October 12, 1492, Cristóbol Colón (whose birth name was Christoforo Colombo) sighted land somewhere in the Bahamas. Although Colón’s first voyage unquestionable led to a world changed beyond recognition, as a man he deserves neither the hagiographies later bestowed upon him, nor the demonization he has often received in the past few decades.
Colón never sighted the mainland of North American. And although he did eventually see bits of South and Central America, he went to his deathbed still convinced that he had discovered, not a new world, but a route to Asia. Colón was a skilled sailor, but an incompetent administrator of the colonies he established. He very clearly possessed one trait vital to any great explorer, scientist, or other investigator, past or present – the ability to convince people with money to fund his work. He was not, however, responsible for the brutality that some of those who followed his route brought upon the native populations. And, obviously, neither Colón nor anybody else of his era could have forseen the holocaust that would be wreaked by European diseases; nothing even remotely resembling our modern understanding of infection existed anywhere in the world at that time.
If Colón had never crossed the Atlantic, Europeans would still eventually have come to the Americas. The advantage of finding a route to India and China that bypassed the Genoese and Turkish, who exacted heavy tolls upon goods coming from Asia, was simply too great not to take a chance on a Western route. Colón’s singular achievement was to persuade the Spanish monarchs to fund such a trip years, perhaps even decades earlier than it might otherwise have been made. On the other hand, if the successors to the Yongle Emperor had not sided with the bureaucratic faction that opposed continuing to fund Zheng He’s treasure fleet, it is conceivable that a Chinese ship might have reached the Americas decades before Colón did. It would have been extremely unlikely, however, that any of the Ming emperors would have wanted to establish a colony in the Americas, even had they been aware of its existence.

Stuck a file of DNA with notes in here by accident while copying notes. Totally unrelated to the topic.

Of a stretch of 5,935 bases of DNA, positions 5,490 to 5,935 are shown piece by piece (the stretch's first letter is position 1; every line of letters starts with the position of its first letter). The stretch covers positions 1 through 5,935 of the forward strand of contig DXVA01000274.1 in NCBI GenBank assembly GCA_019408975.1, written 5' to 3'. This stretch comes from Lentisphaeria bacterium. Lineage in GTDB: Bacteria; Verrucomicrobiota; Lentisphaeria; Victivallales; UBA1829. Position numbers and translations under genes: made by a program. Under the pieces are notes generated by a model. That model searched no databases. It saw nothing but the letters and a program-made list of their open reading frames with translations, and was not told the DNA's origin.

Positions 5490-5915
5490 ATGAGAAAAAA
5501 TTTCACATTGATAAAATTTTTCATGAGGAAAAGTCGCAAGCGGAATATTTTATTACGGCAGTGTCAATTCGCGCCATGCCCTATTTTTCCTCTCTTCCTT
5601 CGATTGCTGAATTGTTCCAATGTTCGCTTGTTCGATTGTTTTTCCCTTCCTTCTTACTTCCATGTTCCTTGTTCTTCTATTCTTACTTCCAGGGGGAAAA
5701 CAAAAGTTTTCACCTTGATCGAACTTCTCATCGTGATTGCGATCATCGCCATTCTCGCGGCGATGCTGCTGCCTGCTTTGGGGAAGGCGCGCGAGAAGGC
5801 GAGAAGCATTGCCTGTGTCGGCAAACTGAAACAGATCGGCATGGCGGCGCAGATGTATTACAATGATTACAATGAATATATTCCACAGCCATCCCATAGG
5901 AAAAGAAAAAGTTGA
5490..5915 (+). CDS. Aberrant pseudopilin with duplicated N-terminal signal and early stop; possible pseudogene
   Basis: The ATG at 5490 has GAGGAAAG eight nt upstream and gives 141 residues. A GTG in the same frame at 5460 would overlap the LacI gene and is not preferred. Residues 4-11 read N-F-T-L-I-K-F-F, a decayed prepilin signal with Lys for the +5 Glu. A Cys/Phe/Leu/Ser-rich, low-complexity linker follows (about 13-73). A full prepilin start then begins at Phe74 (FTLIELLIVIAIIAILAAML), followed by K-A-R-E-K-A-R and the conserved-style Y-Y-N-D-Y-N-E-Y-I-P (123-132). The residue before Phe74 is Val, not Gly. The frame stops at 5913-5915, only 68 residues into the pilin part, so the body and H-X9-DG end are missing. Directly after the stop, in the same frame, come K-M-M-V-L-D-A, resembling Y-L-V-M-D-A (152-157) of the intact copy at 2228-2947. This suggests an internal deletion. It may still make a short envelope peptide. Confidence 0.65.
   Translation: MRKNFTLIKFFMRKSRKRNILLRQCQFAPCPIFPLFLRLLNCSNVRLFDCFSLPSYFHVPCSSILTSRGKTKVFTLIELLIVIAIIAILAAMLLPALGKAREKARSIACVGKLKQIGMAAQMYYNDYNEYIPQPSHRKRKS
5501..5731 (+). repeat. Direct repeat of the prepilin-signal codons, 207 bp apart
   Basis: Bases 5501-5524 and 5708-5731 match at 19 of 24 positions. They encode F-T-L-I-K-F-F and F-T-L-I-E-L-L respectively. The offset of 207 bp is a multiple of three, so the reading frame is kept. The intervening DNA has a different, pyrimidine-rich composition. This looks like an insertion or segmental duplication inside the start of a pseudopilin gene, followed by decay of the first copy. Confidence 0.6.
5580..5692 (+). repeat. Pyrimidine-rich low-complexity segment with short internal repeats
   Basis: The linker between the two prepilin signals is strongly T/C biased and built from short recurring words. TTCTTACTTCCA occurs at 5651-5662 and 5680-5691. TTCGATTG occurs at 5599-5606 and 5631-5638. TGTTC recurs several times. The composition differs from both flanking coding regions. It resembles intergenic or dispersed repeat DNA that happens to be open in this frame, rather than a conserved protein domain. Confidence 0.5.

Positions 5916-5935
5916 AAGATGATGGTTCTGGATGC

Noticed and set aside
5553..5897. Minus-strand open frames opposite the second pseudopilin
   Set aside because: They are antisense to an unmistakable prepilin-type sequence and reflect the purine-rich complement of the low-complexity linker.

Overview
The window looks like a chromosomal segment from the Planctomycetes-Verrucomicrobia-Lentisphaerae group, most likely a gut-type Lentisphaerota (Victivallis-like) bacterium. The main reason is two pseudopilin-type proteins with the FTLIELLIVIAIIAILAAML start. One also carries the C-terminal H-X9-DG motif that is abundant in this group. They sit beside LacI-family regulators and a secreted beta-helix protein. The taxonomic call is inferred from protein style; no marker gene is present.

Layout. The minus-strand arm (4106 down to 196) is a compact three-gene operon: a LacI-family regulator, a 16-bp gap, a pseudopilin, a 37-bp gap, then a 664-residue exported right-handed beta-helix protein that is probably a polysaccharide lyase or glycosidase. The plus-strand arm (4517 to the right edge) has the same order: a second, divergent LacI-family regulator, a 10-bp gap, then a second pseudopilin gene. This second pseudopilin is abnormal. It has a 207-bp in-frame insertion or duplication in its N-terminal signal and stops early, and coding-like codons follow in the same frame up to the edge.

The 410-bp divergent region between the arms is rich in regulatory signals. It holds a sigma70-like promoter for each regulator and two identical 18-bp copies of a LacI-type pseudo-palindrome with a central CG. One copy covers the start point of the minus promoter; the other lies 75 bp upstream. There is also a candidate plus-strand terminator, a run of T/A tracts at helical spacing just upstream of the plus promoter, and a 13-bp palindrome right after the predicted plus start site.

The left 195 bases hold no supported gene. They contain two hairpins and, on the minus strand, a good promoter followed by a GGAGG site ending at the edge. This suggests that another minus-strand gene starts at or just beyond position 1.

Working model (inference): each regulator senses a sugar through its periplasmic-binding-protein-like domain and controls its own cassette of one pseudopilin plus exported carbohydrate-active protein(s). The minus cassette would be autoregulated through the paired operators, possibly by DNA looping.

As an archaeologist, I’m much more interested in understanding the impact that European contact had on American Indian cultures, and vice versa, than I am in either praising or condemning Cristóbol Colón. Each of the societies involved in the exchange was altered, many of them in extremely complex ways. Many cultural groups became extinct (although biologically the people who made up those groups may very well have surviving descendents that joined other groups), but many others survived and continue to evolve today. Unraveling those complex changes is a part of understanding who we are and where we came from, and might even help us to better understand how different cultures encounter each other in the modern world.